The problem of sex offender housing has received much attention in Miami, Florida, where over sixty sex offenders are now living under a bridge because they cannot locate compliant housing. Other states, such as Iowa and California, have also reported increased homelessness of sex offenders as a result of residential restrictions. Housing availability is limited by geographic restrictions and exacerbated by practical considerations such as affordability. Most sex offenders are underemployed as a result of their felony record and stigmatizing status, but lower income areas are more densely populated and therefore buildings are situated more closely together. Greater housing availability exists in more affluent areas, where larger properties allow for wider dispersion of child-oriented locations.
Constitutional and Human Rights of Offenders
There is no constitutional right to safe, decent, or affordable housing, or, for that matter, any housing at all. While banishment is unconstitutional, courts have ruled that residential restriction laws do not banish sex offenders because they do not prevent people from residing in a jurisdiction; rather, they simply prohibit them from living in a dwelling close to the protected venues. Few constitutional challenges have been successful, and those that have, such as in Ohio and Georgia, have been limited to protecting the rights of property owners but not renters. Hyle v. Porter, 117 Ohio St.3d 165 (Ohio S. Ct. 2008); Mann v. Ga. Dep’t of Corrections, 282 Ga. 754 (2007). The New Jersey Supreme Court ruled on May 7, 2009, that the state’s Megan’s Law preempts municipalities from passing ordinances that deny accommodations to registered sex offenders. G.H. v. Township of Galloway, No. A-64/65 (N.J. May 7,К2009). Other municipal ordinances that restricted sex offender housing to areas outside a 2,500 foot zone, such as in Allegheny County, Pennsylvania, and Jacksonville, Florida, have been declared invalid due to preemption by state law. Charles Fross et al. v. County of Allegheny, Penn., Civ. No. 08-1405 (W.D. Pa. Mar. 20, 2009); Florida v. Schmidt et al. (Fourth Judicial Circuit, Duval County Fla. 2007). In California, the high court ruled that residential restrictions could not be applied retroactively to those who established a residence before the law went into effect. John Doe v. Schwarzenegger, Civ. No. 2:06-cv-02521-LKK-GGH (E.D. Cal. Nov. 17, 2006). Notably, the United Nations’ Universal Declaration of Human Rights does state that everyone has the right to freedom of movement and residence within the borders of each state (Article 13(1)), that no one shall be deprived of property (Article 17), and that everyone has the right to a standard of living adequate for health and well-being, including housing (Article 25).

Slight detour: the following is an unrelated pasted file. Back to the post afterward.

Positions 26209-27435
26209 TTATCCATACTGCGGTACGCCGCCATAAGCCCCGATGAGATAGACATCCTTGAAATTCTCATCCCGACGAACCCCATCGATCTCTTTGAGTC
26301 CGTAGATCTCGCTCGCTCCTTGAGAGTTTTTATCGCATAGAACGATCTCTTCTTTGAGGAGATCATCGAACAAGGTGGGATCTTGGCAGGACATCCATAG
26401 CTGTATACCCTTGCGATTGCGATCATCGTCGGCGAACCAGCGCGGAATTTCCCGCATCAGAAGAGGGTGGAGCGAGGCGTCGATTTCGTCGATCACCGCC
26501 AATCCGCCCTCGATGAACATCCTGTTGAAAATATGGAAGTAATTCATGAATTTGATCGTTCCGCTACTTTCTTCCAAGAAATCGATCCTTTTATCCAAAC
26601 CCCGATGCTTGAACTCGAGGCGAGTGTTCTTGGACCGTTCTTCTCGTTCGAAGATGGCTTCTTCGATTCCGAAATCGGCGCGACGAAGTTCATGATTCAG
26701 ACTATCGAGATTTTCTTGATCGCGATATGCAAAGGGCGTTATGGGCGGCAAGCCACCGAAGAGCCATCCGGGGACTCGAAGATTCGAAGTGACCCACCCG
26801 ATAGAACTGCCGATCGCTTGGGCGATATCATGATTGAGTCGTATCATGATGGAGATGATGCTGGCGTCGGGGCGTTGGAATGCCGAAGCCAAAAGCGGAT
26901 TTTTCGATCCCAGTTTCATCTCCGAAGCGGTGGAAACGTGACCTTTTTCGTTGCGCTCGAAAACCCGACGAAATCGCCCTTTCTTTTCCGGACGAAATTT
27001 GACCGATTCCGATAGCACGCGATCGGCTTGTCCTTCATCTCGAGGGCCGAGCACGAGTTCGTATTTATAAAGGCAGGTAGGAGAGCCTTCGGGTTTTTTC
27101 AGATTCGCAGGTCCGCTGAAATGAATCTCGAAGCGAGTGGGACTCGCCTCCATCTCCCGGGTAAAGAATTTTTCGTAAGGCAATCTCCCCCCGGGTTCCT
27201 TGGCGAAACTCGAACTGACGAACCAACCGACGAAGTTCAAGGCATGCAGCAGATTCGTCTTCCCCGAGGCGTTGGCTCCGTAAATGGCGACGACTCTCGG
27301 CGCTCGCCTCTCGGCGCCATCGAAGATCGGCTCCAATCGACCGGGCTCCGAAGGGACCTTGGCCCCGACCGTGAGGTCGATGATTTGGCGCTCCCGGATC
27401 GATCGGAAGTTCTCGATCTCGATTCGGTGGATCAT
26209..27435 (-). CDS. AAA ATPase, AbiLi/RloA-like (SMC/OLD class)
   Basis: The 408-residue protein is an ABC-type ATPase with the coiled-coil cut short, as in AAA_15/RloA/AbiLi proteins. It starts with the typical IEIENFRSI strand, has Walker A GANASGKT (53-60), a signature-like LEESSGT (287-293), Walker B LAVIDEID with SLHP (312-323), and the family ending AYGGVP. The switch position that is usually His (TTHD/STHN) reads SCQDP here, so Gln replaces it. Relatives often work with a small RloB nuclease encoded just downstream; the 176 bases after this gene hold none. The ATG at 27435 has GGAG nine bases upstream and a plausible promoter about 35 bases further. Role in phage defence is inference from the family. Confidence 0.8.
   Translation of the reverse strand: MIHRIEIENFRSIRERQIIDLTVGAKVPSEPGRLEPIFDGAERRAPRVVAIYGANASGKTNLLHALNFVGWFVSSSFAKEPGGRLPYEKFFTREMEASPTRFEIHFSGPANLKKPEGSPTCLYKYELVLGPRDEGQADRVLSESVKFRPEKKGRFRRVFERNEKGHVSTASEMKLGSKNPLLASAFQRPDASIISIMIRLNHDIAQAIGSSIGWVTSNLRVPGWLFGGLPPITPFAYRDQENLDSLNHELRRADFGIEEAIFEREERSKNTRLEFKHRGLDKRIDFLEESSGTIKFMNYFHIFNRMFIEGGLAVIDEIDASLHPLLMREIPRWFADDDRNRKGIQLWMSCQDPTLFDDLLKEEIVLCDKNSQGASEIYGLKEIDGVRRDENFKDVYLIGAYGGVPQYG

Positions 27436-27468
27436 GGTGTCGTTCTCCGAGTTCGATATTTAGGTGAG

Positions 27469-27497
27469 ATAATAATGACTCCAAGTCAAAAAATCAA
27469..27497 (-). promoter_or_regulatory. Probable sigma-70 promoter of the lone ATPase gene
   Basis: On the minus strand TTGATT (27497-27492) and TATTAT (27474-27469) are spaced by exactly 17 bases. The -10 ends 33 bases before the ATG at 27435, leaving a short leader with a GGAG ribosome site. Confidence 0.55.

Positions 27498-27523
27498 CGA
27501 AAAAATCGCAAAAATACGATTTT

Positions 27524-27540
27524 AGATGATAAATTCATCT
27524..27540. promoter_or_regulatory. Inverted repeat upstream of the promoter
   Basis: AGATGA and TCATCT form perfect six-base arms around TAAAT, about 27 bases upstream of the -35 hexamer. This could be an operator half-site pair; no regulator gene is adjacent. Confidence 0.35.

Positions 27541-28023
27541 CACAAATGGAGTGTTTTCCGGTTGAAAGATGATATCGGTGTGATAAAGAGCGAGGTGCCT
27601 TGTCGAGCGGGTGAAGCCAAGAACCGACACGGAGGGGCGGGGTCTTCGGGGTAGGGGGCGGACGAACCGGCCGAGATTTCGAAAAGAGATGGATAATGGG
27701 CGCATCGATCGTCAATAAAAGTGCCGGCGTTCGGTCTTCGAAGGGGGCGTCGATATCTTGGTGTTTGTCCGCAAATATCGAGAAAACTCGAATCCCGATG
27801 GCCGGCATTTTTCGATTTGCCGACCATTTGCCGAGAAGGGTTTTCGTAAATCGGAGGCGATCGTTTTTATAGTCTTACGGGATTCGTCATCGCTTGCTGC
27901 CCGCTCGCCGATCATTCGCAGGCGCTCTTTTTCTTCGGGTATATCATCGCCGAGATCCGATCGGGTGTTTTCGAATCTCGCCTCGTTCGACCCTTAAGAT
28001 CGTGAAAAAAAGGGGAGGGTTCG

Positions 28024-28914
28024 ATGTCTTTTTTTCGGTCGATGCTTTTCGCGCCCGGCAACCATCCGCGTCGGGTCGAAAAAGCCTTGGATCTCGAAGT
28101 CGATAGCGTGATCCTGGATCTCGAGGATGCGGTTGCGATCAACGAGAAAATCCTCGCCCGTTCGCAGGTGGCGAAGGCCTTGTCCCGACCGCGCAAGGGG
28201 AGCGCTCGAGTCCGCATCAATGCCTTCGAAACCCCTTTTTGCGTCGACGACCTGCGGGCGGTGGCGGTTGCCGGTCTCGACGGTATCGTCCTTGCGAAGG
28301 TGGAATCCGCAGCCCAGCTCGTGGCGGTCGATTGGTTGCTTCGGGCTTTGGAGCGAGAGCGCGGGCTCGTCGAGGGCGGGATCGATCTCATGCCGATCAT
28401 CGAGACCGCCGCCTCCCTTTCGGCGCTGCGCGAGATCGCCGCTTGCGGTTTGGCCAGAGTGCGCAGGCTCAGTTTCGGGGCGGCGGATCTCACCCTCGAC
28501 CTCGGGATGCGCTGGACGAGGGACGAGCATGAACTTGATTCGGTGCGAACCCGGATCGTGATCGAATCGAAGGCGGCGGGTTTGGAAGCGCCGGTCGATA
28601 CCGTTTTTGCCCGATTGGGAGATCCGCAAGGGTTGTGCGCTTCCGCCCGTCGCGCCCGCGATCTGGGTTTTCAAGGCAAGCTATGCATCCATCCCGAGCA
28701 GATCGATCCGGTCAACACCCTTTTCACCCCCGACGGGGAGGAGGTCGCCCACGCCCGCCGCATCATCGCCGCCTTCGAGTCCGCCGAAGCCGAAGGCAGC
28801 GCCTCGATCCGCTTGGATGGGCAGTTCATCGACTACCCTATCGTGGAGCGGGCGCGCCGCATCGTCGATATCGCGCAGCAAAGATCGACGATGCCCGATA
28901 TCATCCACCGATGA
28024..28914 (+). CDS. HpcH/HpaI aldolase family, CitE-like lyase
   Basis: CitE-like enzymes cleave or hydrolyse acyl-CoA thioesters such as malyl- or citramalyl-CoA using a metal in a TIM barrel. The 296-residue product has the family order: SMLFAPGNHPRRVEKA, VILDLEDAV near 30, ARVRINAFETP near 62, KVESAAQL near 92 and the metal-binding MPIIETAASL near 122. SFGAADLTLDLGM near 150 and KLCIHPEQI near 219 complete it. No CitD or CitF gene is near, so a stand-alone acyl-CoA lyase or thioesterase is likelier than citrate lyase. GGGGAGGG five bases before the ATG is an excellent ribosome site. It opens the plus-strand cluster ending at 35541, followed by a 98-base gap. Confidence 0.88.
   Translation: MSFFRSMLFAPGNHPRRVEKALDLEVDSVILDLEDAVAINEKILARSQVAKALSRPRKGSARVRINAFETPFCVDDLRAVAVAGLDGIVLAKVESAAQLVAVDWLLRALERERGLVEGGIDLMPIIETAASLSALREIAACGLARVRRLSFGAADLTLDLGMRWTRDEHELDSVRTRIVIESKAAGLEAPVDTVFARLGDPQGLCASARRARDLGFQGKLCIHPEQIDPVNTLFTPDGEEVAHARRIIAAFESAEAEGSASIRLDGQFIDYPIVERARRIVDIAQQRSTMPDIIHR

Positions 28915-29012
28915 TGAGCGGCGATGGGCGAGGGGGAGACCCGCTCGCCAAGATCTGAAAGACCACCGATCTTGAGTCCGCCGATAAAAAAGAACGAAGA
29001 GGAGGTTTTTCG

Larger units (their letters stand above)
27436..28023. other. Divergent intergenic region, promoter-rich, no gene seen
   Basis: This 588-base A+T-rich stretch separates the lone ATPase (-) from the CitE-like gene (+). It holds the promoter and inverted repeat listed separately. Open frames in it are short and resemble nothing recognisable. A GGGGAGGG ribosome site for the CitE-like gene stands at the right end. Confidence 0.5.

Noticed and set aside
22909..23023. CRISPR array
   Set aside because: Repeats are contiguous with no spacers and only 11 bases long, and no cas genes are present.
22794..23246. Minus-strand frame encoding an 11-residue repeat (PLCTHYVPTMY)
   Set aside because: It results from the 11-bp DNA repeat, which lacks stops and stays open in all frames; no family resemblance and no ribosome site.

Perhaps the greatest irony is that transience, homelessness, and instability interfere with effective tracking, monitoring, and probation supervision, undermining the very purpose of sex offender registries. If sex offenders cannot find compliant addresses to register, their whereabouts may become unknown. Many research studies show a clear link between housing instability and increased criminal recidivism. Therefore, laws that foster instability for offenders simply will not serve the best interest of public safety.
Imagining any other circumstance in which it would be deemed acceptable in our collective conscience to force anyone, even criminals, to become homeless is difficult. Some sex offenders will indeed reoffend. Many others will not. But if someone is apt to reoffend, creating a situation in which they have nothing to lose is unlikely to prove to be a sensible crime-fighting strategy. Lawmakers should rely on available evidence to guide criminal justice policies and avoid policies that deprive individuals of basic human needs.